Selena Kearvell (pictured), regional sales leader, north, at Marsh Commercial, is used to defending the role that insurance broking plays in the insurance ecosystem to the uninitiated. It was, after all, during such conversations with friends that she was first encouraged to get involved in raising awareness of the support that brokers provide. She has spent almost a decade with Marsh now, she said, holding down three roles within the company and her latest brings her back full-circle to working in the sales space.
“One of the best things about working in [this area] is the array of different businesses that I get to work with,” she said. “There’s just so many different small to medium-sized businesses that we have here in the UK and in such a range of industries too. So I might be talking to a chain of pubs one day, then it could be a biomass plant the next day, and that goes right through to retailers and manufacturers. It’s a little bit of everything and I really enjoy the different range of conversations that we have and getting to understand the different issues that businesses face while trying to support them and make sure that they’re served as well as possible.”
As part of her work building public perception, Kearvell authored a CII report on ‘Reducing reputational risk for insurance brokers – How can we enhance public perception’, a key finding of which centred on the function that professional qualifications play in building trust. Kearvell noted that she would love to see a degree that would directly enable individuals to move into insurance broking.
“In terms of career path and talking to young people, I’m not sure that we’re a go-to career choice at the moment, and I think we absolutely should be,” she said. “I’ve worked in financial services now for just over 15 years and I’ve had a phenomenal career to date and I enjoy it so much. To think that I kind of fell into it, is just so weird to me. I think it would be fantastic to see insurance broking as a degree option, in the same way, that we’ve seen some risk management degrees.”
Looking back to the career guidance that she received while at secondary school, Kearvell noted that the closest to financial services guidance she received went as far as mentioning banking without touching on the vast area of insurance services. She hopes that’s changed, she said, but, regardless, now is the time that such services start to address the range of roles available within the job market.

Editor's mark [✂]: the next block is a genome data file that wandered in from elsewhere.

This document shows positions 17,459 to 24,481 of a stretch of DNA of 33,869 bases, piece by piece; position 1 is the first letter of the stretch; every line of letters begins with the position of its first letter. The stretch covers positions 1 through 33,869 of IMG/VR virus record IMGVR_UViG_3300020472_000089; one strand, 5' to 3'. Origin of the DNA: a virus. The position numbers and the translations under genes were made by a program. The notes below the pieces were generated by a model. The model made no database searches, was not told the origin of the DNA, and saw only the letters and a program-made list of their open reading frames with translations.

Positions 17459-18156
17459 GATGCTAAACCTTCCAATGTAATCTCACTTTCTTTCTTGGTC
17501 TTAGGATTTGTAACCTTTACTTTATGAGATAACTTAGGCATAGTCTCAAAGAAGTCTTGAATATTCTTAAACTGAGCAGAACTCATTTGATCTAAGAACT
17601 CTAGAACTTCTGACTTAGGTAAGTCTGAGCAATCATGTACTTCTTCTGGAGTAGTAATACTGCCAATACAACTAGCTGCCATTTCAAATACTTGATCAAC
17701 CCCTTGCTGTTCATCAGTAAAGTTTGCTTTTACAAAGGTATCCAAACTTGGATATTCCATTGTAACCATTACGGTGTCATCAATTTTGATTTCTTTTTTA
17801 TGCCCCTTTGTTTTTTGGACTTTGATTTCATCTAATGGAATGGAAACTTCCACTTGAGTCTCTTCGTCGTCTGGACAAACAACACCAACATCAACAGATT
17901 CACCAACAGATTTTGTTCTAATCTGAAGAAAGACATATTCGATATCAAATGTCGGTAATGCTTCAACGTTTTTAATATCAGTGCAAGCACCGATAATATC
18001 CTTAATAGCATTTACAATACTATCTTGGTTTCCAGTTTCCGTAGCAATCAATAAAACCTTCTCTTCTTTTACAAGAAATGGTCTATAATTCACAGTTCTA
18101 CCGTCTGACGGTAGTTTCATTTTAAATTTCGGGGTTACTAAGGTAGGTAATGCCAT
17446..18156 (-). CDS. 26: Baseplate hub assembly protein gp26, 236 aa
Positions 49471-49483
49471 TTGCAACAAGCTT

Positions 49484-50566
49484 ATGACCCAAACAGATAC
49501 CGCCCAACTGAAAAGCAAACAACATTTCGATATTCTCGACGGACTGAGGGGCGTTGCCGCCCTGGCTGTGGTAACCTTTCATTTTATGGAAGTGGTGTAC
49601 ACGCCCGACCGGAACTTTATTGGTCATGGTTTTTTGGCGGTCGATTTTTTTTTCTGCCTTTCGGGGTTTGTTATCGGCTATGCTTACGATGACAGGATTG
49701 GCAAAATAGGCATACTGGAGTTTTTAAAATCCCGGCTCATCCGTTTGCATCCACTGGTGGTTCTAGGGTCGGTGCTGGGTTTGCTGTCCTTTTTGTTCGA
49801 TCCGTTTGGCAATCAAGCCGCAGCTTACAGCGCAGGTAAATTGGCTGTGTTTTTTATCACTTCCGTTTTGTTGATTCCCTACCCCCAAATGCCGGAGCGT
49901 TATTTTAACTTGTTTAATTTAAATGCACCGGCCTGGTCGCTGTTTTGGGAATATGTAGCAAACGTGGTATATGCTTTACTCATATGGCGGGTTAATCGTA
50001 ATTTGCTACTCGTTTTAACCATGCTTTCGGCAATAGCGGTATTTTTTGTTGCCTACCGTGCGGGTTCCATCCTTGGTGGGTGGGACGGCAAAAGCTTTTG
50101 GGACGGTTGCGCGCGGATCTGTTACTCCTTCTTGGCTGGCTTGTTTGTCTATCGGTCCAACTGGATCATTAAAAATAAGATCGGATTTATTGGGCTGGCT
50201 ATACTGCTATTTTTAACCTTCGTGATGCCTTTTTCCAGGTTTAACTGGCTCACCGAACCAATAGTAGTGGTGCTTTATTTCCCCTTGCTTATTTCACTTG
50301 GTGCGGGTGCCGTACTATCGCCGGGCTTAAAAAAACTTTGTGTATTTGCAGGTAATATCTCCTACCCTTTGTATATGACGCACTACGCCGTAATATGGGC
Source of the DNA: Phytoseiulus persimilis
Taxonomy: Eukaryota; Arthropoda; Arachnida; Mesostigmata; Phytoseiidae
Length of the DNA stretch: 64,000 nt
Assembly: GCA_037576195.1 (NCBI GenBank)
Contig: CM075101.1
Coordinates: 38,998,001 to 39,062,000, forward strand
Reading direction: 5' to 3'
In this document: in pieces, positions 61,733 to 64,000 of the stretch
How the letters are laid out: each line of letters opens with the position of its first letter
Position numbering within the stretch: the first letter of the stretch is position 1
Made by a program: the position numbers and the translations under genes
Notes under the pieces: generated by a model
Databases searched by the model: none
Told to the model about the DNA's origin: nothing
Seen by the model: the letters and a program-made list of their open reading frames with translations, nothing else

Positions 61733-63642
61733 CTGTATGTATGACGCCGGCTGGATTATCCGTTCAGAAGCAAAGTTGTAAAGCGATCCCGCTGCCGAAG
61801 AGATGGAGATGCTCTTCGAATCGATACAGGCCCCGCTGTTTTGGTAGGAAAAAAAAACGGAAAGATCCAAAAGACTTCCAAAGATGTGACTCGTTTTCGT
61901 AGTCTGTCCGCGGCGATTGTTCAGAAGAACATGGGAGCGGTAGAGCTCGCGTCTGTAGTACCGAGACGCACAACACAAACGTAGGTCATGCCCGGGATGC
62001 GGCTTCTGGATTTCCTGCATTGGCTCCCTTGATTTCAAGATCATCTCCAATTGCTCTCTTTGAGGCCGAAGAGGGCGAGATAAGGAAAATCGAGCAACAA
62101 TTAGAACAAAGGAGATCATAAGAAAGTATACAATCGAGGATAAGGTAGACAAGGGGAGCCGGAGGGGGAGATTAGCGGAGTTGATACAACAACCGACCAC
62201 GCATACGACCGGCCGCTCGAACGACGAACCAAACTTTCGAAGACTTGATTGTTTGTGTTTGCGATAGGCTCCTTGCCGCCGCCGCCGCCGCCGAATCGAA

Within insurance brokers themselves, she said, there is an incredible variety of positions – not everybody within a brokerage has a client-facing role. There are technical roles, claims roles, administrative support roles, design roles, marketing roles and PR responsibilities. And the more information that is given to young people, the more insight they are granted into the swathe of opportunities available to them and the different career choices that are wide open, the better. The opportunity is there for teenagers and young adults to find what they love and to explore it, they just need to know that it’s there.
“I honestly can’t think of another career where I’d have such varied different days, experiences and opportunities as I’ve had working in the broking and insurance industry,” she said. “It’s funny, because when you can talk to friends or you’re at a party and someone says, ‘what do you do?’ and you mention the word insurance, you can see this glaze come over people’s eyes as they backtrack from that conversation.
“But actually, when you start discussing it and positioning your role as a conversation around risk and protection and supporting people, it does become more interesting. So whether that’s talking about things like kidnap and ransom, or cyber crime, or terrorism, it just becomes a better conversation than I think most people expect to have when you mention insurance in the first 10 seconds.”
The recognition around what brokers do could stand to improve among the wider public, but between the work done by the CII, by BIBA and by brokerages such as Marsh, inroads are being made. Really explaining the values that brokers provide to the general public will go a long way to helping them understand that brokers are acting as their agent and acting in their best interests.
“I think that conversation could definitely be had more frequently,” she said, “and that we could explain that in more detail and more easily digestible terms. I think sometimes we’re a bit guilty in the insurance industry of using too much jargon, which can at times alienate the general public. So I’m just looking to set out our role and our purpose clearly, and I think by doing so, we’ll go a long way.”